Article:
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Surprise! Most private Whois look-ups come from Facebook

Kevin Murphy, February 20, 2019, 11:47:16 (UTC), Domain Policy

Facebook is behind almost two-thirds of requests for private Whois data, according to stats published by Tucows this week.

Tucows said that it has received 2,100 requests for Whois data since it started redacting records in the public database when the General Data Protection Regulation came into effect last May.

But 65% of these requests came from Facebook and its proxy, AppDetex, that has been hammering many registrars with Whois requests for months.

AppDetex is an ICANN-accredited brand-protection registrar, which counts Facebook as its primary client. It’s developed a workflow tool that allows it, or its clients, to semi-automatically send out Whois requests to registrars.

It sent at least 9,000 such requests between June and October, and has twice sent data to ICANN complaining about registrars not responding adequately to its requests.

Tucows has arguably been the registrar most vocally opposed to AppDetex’s campaign, accusing it of artificially inflating the number of Whois requests sent to registrars for political reasons.

An ICANN policy working group will soon begin to discuss whether companies such as Facebook, as well as security and law enforcement interests, should be able to get credentials enabling them to access private Whois data.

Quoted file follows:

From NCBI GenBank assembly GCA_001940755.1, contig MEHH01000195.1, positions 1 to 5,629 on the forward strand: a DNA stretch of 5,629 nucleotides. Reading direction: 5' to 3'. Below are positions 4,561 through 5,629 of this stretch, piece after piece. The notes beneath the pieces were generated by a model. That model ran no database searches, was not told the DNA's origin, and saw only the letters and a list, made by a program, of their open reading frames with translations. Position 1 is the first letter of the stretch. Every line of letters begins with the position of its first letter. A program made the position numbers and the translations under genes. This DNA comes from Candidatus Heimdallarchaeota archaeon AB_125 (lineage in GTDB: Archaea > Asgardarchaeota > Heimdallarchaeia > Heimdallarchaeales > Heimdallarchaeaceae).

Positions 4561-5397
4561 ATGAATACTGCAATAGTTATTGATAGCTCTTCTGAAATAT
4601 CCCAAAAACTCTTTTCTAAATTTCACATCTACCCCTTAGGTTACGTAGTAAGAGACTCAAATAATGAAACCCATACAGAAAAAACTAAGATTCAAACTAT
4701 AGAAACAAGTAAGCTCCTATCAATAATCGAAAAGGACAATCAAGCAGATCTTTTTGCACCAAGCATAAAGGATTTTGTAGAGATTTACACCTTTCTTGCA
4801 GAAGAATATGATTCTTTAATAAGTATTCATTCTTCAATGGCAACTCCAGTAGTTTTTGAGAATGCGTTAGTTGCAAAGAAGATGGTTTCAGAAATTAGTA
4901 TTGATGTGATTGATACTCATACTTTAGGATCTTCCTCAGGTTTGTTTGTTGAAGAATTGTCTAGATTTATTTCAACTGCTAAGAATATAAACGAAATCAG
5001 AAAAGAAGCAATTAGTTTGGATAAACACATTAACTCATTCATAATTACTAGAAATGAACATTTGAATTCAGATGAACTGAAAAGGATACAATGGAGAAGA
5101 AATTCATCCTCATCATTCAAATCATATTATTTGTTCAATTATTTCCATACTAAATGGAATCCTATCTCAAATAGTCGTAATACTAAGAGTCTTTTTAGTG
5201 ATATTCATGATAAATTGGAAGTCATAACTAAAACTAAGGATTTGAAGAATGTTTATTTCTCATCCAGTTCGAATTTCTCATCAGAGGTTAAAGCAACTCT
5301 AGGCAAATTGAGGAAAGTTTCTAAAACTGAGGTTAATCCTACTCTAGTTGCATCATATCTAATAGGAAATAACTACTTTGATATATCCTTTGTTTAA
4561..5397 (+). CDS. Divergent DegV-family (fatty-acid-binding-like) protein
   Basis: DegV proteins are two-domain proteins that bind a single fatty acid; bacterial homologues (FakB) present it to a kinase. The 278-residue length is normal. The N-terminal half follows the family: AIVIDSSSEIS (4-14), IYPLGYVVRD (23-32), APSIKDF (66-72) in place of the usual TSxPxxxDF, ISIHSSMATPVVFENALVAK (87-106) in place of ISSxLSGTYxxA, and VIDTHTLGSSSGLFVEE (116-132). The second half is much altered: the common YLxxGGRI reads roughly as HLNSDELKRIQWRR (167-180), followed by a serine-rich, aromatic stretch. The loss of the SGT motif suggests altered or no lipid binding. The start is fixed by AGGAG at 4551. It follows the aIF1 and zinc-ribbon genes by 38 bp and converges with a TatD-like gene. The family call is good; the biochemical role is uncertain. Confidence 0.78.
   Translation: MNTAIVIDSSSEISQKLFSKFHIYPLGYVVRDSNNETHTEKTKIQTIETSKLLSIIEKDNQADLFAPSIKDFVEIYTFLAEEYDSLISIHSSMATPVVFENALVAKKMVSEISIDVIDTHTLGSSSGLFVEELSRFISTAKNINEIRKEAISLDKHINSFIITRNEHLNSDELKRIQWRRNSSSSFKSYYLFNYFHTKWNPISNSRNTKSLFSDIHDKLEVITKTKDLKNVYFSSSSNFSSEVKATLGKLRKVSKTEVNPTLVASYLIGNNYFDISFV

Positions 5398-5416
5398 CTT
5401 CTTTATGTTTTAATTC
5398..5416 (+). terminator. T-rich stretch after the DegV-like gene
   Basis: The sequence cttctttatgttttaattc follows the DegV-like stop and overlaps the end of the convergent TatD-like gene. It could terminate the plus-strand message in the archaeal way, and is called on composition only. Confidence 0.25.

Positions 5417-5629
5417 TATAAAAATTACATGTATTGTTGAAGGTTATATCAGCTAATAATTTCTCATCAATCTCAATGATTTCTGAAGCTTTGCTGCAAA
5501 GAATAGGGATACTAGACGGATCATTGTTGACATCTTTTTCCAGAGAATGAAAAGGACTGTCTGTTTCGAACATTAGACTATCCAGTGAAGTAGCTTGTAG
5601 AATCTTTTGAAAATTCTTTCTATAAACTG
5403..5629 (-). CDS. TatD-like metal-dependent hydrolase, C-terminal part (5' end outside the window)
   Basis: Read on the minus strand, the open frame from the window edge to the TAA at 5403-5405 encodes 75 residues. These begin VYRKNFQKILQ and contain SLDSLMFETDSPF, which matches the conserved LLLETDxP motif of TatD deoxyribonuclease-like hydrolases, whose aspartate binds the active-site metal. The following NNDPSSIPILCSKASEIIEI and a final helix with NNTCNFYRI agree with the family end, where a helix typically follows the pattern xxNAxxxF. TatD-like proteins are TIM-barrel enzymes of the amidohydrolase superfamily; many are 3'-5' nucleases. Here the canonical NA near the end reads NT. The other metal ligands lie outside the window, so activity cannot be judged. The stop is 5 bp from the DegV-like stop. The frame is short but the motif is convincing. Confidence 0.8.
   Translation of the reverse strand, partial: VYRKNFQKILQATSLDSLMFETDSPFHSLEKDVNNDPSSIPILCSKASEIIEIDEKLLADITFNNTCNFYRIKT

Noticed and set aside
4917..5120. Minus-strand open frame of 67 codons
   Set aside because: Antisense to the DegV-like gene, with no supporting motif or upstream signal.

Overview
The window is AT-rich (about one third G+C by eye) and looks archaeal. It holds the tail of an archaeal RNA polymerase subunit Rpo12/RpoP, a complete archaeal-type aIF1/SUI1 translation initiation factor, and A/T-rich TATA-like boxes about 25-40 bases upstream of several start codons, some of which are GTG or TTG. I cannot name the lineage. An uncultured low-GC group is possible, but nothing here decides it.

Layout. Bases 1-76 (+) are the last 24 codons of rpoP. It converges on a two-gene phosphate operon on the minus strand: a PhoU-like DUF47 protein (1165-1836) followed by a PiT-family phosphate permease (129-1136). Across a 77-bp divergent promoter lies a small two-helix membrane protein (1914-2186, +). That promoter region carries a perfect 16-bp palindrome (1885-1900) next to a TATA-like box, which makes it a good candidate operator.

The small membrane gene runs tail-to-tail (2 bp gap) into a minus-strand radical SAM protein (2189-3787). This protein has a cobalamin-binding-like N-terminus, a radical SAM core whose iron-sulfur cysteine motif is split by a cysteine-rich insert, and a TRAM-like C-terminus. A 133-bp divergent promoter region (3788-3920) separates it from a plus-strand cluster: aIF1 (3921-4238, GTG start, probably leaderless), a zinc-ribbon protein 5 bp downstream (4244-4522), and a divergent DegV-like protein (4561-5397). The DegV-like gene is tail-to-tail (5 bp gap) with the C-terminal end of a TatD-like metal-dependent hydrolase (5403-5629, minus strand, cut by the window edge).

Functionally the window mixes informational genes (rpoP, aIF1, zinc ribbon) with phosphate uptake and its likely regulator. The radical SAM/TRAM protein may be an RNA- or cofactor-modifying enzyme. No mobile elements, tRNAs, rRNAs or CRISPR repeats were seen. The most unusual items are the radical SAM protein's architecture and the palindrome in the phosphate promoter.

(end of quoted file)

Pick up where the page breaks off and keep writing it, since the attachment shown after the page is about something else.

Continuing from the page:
Tucows notes that it sees spikes in Whois requests coinciding with ICANN meetings.

Tucows said its data shows that 92% of the disclosure requests it has received so far come from “commercial interests”, mostly either trademark or copyright owners.

Of this 92%, 85% were identified as trademark interests, and 76% of those were Facebook.

Law enforcement accounted for 2% of requests, and security researchers 1%, Tucows said.

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Comments (3)

  1. John Berryhill says:

    “Company well-known for abuse of personal data has insatiable appetite for personal data” – what a surprise.

    • Kevin Murphy says:

      I’m sure you know me well enough to detect the sarcasm in the headline, but I’m going to put it in the record here just in case anyone else took it at face value. 😉

  2. Kanyi says:

    I noticed Facebook has a new feature that shows the italiced i above a link and it shows data such as whois, when a link was first shared and parts of the world where the website link has been shared.

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